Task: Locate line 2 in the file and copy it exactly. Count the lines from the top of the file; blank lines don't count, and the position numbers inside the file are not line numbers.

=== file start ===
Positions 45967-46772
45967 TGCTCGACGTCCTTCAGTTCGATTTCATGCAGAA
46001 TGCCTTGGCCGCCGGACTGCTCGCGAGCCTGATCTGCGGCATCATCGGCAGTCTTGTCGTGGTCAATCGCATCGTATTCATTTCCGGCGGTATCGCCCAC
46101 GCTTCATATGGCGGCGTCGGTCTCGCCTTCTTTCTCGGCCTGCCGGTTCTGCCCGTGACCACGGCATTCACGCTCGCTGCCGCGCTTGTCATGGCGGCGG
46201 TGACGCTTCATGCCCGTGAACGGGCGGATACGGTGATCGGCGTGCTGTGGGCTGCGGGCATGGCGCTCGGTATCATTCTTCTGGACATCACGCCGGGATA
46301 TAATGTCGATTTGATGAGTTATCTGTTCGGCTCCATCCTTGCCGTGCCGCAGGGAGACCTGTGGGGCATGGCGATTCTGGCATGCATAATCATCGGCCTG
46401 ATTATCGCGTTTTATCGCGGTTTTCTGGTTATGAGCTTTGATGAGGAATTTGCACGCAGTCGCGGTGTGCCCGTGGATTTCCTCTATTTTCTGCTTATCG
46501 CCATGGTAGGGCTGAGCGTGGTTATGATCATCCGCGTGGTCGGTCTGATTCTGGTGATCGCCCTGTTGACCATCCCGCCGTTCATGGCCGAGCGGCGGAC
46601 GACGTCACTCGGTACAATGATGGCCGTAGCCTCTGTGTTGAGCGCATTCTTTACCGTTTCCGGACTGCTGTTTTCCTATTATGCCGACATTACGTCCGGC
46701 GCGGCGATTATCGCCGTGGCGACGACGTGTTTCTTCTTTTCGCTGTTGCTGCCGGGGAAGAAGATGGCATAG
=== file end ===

45967 TGCTCGACGTCCTTCAGTTCGATTTCATGCAGAA